Bitcoin has taken another step toward the financial mainstream, after a USA regulator said it would let two traditional exchanges begin trading in Bitcoin-related financial contracts.
To view the full article, register now. One bitcoin was worth just a fraction of a penny when it started trading in 2010, and by the start of this year was worth $1,000.
It means that investors will be able to buy and sell "future" contracts in Bitcoins - an agreement to buy the crypto-currency, for example, in three months time at a certain price. While CME's announcement sent bitcoin's price hurtling past the $11,000 mark for the second time last week, CBOE's release hasn't had the same effect. "We are committed to encouraging fairness and liquidity in bitcoin markets". "To promote this, we will initially offer XBT futures trading for free." said Ed Tilly, Chairman and Chief Executive Officer of Cboe Global Markets. The first bitcoin futures contracts on a regulated USA exchange are set to launch on Sunday.More news: Patriots announce inactives for Week 13 matchup with Bills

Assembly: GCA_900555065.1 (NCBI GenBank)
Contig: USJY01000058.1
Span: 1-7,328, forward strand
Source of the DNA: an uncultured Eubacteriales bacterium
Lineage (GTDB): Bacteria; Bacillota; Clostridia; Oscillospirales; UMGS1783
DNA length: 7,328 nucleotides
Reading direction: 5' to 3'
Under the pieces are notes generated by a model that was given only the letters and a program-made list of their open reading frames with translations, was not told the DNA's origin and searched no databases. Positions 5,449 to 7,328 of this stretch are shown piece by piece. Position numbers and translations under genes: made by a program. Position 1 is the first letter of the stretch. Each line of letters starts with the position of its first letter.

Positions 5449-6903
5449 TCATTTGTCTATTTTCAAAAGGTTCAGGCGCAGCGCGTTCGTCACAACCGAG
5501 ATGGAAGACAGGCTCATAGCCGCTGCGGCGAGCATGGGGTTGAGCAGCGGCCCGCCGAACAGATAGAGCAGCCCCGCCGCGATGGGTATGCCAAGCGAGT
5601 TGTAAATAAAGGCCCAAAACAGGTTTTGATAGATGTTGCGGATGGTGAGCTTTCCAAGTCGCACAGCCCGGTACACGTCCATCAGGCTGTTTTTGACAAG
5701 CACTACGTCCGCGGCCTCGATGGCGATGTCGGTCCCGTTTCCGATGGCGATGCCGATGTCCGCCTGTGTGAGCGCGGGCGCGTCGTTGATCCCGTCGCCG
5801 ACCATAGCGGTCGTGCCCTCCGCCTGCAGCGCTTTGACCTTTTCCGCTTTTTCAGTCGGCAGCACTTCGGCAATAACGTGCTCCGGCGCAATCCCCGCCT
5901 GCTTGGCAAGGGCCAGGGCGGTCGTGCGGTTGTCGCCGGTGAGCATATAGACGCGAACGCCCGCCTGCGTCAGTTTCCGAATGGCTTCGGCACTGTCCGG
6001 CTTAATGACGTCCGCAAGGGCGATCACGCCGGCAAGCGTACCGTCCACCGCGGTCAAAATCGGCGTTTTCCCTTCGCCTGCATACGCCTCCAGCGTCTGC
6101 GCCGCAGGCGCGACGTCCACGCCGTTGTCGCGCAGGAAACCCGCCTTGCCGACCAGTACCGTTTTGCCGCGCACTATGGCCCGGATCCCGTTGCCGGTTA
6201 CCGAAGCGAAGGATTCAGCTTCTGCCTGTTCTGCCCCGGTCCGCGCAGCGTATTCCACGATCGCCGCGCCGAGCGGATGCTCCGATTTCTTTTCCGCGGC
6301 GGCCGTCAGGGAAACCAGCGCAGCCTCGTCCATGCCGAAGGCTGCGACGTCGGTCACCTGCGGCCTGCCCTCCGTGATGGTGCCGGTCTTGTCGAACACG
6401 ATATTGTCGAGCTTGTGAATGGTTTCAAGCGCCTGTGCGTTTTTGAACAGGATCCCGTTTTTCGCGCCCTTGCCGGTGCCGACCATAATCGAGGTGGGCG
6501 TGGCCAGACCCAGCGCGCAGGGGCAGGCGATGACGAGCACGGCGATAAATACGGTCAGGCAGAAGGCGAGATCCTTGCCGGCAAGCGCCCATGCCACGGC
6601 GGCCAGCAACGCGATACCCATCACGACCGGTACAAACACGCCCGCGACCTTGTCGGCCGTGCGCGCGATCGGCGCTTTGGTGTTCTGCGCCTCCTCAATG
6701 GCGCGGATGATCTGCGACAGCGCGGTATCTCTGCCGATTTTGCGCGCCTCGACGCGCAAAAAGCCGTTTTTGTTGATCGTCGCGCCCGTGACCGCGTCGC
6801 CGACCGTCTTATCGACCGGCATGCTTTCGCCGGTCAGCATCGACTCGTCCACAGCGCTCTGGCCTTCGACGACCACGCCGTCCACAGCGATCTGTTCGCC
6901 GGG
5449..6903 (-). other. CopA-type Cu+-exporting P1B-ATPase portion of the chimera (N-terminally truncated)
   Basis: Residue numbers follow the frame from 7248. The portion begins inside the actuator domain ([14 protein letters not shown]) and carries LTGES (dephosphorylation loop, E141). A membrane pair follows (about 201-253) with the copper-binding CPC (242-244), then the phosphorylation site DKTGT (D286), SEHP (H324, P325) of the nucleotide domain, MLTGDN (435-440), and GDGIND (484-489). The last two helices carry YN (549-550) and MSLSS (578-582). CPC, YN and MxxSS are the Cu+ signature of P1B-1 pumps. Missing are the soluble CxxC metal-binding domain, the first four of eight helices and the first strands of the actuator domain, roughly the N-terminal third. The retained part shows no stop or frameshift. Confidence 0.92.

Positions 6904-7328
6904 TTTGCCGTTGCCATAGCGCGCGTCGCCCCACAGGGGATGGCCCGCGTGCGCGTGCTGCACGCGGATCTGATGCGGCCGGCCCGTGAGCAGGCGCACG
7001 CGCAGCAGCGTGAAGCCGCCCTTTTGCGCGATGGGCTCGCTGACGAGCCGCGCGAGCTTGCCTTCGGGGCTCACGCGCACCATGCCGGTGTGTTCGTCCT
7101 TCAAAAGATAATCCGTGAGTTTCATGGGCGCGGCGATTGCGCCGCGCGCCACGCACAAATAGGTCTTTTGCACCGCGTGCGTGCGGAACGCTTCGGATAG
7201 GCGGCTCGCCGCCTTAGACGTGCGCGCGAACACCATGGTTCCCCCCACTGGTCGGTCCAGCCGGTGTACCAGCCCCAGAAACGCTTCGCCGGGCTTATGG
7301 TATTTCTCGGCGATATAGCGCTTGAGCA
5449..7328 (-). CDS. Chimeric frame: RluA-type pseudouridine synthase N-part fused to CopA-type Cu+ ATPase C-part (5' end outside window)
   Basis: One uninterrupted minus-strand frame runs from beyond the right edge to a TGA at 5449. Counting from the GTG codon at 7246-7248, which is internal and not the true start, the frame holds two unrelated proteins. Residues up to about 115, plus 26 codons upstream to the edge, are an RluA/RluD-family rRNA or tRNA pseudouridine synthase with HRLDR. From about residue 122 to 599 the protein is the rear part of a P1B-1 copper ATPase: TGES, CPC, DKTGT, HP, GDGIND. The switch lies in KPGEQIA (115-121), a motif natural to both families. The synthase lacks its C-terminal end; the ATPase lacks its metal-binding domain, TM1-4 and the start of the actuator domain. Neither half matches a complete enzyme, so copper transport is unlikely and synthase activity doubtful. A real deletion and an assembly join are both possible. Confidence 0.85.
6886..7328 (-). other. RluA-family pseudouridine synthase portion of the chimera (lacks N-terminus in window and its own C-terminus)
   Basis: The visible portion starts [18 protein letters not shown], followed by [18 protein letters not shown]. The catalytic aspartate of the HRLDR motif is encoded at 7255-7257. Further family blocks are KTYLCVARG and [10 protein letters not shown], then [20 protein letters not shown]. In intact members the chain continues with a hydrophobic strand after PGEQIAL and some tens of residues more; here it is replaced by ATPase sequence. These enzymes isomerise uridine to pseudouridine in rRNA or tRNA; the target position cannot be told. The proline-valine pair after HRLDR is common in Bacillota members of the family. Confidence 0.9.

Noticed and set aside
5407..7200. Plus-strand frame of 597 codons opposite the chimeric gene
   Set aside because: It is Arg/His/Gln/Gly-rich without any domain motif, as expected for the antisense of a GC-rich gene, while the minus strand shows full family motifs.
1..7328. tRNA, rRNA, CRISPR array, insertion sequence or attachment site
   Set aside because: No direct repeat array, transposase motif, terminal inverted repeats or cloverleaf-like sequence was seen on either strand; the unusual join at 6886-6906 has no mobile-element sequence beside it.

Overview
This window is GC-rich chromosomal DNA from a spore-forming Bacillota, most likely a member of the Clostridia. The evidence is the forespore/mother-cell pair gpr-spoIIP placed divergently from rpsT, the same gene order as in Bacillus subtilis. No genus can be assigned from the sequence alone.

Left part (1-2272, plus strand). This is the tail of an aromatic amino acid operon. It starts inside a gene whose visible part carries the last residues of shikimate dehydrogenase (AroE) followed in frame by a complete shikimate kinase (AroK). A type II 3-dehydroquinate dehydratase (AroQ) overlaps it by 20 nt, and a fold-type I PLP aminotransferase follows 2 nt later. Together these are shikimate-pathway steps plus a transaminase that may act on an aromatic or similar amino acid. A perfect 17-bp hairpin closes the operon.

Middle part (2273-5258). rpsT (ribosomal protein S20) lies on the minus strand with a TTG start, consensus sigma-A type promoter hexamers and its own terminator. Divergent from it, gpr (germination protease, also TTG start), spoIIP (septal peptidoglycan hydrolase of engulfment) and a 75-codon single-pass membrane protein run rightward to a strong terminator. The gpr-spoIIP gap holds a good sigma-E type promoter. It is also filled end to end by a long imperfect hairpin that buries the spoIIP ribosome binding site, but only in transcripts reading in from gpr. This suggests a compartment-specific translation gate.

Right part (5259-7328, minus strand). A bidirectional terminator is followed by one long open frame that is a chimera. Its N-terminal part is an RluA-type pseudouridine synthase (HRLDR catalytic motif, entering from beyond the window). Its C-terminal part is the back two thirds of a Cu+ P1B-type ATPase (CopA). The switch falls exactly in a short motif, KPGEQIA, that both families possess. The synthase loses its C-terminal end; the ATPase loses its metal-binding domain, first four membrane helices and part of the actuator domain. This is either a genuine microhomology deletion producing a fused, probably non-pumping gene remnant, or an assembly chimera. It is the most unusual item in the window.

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The launch of the first bitcoin futures contracts on a regulated USA exchange is expected to be a watershed moment for the cryptocurrency industry. The Cantor Exchange took similar steps to begin trading new binary bitcoin options contracts.
On the other hand, CME plans to use the services of four bitcoin exchanges - Bitstamp, GDAX, itBit and Kraken - to set its Bitcoin Reference Rate (BRR).
However, despite the cash-settlement process, some institutional investors have expressed concern at the addition of bitcoin-derived products to CME.
The Commodity Futures Trading Commission said it had discussions with the exchanges to protect consumers from extreme price swings.